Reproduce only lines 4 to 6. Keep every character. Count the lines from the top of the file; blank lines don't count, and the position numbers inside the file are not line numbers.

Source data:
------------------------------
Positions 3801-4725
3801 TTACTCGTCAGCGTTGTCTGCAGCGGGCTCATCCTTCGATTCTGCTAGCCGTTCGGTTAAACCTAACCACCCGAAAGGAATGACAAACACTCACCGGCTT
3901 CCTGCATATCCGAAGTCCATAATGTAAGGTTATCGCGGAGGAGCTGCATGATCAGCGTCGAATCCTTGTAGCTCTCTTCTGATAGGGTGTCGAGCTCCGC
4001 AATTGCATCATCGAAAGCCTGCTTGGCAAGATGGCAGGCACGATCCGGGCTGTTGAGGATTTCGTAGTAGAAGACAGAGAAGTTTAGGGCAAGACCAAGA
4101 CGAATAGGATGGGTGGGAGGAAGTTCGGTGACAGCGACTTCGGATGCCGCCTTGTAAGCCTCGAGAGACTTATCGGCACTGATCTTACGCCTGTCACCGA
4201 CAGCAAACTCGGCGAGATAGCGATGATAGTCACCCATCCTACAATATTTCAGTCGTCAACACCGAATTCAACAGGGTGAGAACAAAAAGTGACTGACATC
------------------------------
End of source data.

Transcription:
4001 AATTGCATCATCGAAAGCCTGCTTGGCAAGATGGCAGGCACGATCCGGGCTGTTGAGGATTTCGTAGTAGAAGACAGAGAAGTTTAGGGCAAGACCAAGA
4101 CGAATAGGATGGGTGGGAGGAAGTTCGGTGACAGCGACTTCGGATGCCGCCTTGTAAGCCTCGAGAGACTTATCGGCACTGATCTTACGCCTGTCACCGA
4201 CAGCAAACTCGGCGAGATAGCGATGATAGTCACCCATCCTACAATATTTCAGTCGTCAACACCGAATTCAACAGGGTGAGAACAAAAAGTGACTGACATC